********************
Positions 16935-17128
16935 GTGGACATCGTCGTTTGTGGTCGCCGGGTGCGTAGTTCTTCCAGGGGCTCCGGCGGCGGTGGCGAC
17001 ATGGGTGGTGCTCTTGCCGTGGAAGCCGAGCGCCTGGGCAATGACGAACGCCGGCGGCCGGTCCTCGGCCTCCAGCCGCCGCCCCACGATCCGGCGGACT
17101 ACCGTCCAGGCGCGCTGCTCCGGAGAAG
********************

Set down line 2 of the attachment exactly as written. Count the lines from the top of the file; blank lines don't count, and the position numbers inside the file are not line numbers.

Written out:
16935 GTGGACATCGTCGTTTGTGGTCGCCGGGTGCGTAGTTCTTCCAGGGGCTCCGGCGGCGGTGGCGAC